Just-in-time or (JIT) is a lean production method, which uses technology to reduce inventory storage costs, most commonly in factories. Components or raw materials are delivered to the factory just when they are needed or “just-in-time” for production. This means businesses can (in theory) remove the need for inventory and remove storage costs. 

However, JIT only works in special circumstances. It needs excellent communication between suppliers and the business to ensure all deliveries arrive on time, with the right raw materials and components. Any error which leads to a delivery not arriving on time or defective supplies will stop production and cause huge costs to the business.

JIT also requires flexible working from employees, and advanced machinery so production can quickly switch from one product line to another. 

JIT offers large cost savings to a business, but will require a skilled workforce and effective leadership to set up the system and keep it running.

4.1.2 The Main Methods of Production

Methods of production is a popular question at IGCSE. You could be asked a question about one specific method of production or evaluate  the most suitable method of production.

Past Paper Question Example 
Paper 2 (b) Explain the three main methods of production business RBG could use to produce its products in the factory. Which method should RBG use? Justify your answer. [12]
– Method 1
– Method 2
– Method 3
– Recommendation

You need to know the features of job, batch and flow production and the benefits and limitations of each. 

Job production is suitable for unique products. It’s making a one-off product, like a wedding cake, tailor made suit, or a ship.

It allows product customisation exactly to the consumers requirements. If a consumer wants “love” written on their wedding cake they can get it. Furthermore, workers are usually more motivated. As every product made is unique, the work is less repetitive and requires higher skill. 

However, the combination of highly skilled workers, and the difficulty in using machines for unique products means higher labour costs.   Economies of scale can’t be achieved for a “one off” product Production can take a long time compared to other production methods. 

Job Production
+  Unique, highly customised  products
+   Higher worker motivation
High production costs
Highly skilled workers required
Flow production at a soft drink manufacturer.

Flow production in many ways is the opposite of job production. Instead of one unique product, thousands or even millions of identical products are constantly produced.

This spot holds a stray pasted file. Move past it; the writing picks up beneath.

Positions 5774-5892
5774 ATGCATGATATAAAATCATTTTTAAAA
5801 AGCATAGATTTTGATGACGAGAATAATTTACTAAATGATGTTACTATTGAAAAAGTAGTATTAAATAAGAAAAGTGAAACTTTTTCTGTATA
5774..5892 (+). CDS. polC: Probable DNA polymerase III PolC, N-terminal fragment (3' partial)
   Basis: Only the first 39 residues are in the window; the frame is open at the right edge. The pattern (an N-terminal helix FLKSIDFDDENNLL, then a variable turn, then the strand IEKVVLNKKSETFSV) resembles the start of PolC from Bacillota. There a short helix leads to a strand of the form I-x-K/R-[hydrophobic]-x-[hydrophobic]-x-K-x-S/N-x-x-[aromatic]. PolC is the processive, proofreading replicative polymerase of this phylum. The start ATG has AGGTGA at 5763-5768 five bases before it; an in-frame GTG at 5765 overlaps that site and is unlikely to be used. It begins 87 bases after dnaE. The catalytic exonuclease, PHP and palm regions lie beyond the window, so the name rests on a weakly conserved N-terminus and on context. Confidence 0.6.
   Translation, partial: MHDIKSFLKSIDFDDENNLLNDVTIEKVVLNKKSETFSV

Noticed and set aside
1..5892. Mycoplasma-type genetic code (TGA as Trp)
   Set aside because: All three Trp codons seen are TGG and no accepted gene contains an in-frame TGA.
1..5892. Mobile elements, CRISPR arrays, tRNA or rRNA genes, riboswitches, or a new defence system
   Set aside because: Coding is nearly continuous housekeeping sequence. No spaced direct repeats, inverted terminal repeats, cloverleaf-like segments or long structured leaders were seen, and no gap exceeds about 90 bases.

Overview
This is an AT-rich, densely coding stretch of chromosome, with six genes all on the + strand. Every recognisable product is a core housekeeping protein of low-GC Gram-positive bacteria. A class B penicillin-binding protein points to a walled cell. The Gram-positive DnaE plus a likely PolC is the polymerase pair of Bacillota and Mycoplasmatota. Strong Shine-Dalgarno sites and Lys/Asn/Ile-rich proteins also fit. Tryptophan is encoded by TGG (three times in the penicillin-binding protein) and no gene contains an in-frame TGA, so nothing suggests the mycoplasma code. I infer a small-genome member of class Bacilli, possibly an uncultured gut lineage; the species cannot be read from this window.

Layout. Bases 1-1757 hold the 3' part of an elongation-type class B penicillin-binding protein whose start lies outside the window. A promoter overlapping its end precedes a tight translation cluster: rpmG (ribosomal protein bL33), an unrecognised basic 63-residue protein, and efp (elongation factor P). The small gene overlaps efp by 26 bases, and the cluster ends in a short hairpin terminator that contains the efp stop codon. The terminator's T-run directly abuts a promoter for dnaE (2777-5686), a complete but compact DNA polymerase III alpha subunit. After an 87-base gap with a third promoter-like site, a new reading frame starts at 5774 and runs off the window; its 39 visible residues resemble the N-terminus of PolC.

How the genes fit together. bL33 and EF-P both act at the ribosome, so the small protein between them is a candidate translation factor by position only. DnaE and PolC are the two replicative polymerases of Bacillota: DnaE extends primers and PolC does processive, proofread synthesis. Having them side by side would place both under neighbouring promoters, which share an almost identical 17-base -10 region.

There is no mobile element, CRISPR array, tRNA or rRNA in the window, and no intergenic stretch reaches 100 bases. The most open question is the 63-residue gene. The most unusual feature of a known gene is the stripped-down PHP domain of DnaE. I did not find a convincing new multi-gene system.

Production costs are lower per unit because of mechanisation, automation and economies of scale. However, large capital costs are required to set up the machinery in the production line, workers are often demotivated because of the repetitive nature of the work and there is little flexibility. If a business wants to produce a new product it means the whole production line must be changed. 

Flow Production
+  High output
+   Low cost per unit
High capital costs
Low flexibility 

Batch production is somewhere between flow and job production, and offers a balance of the benefits and limitations of each. A number of identical goods (or batches) are produced, before moving on to another batch. Unit costs are lower than job production and it allows some economies of scale. Batch gives greater flexibility than flow production and allows the business to switch between different product lines. Storage costs are higher as the business must keep goods made in one batch must be kept until they are sold.

Batch Production
+  Lower unit costs than job production
+   More flexible than flow production
Reorganisation of production process required after each batch is produced
High storage costs

Recommend and justify an appropriate production method for a given situation

Choosing the most suitable method of production has strong links with mass and niche marketing.  Flow production is most suitable for mass market products, but the high capital investment won’t make sense for niche markets where sales are lower. 

  Link  Unit 3.1 Mass and Niche Marketing

Businesses must also consider the type of goods they are selling, will there be significant cost savings by switching methods of production?

Will they lose customers by offering less variety in their product range, or offering unique products or will they gain more customers by offering mass produced goods at lower prices. 

Can they maintain their brand image as a niche producer of high-quality goods if a business starts mass producing goods?

⚠⚠ DANGER!  ⚠⚠
Students often recommend production methods on the basis of worker motivation or demotivation. For example, making a decision not to switch to flow production because of the impact of worker motivation. However, increasing sales and profit margins is a higher priority than worker motivation for business owners and leaders.

4.1.3 How Technology Has Changed Production Methods

Production methods are continually changing.

Computer Aided Design (CAD) means products can be developed  and tested to a higher standard at a lower cost. 

Computer Aided Manufacture (CAM)  allows technology to control machinery on production lines, meaning factories can be run more efficiently, labour costs are lower due to less workers required and higher quality products with less defects are produced. 

Computer Aided Manufacture (CAM) is used on many car production lines

You may be asked a specific question on technology in production methods or a more general question on how technology can improve a businesses competitive edge, so there are strong links here with technology in the marketing mix.

Past Paper Question Example 
Paper 1 (d) Identify and explain two ways changes in technology used in production could help BFF to remain competitive                               [6]

Using the latest technology to improve production methods requires high capital investment, and businesses must continually update technology to ensure they have the most efficient systems in place. It may lead to employees being made redundant or additional costs to train workers. However, the potential cost savings and improvements in quality outweigh the short term costs. Businesses which don’t use technology to improve production methods risk losing a competitive advantage and decreasing profit margins.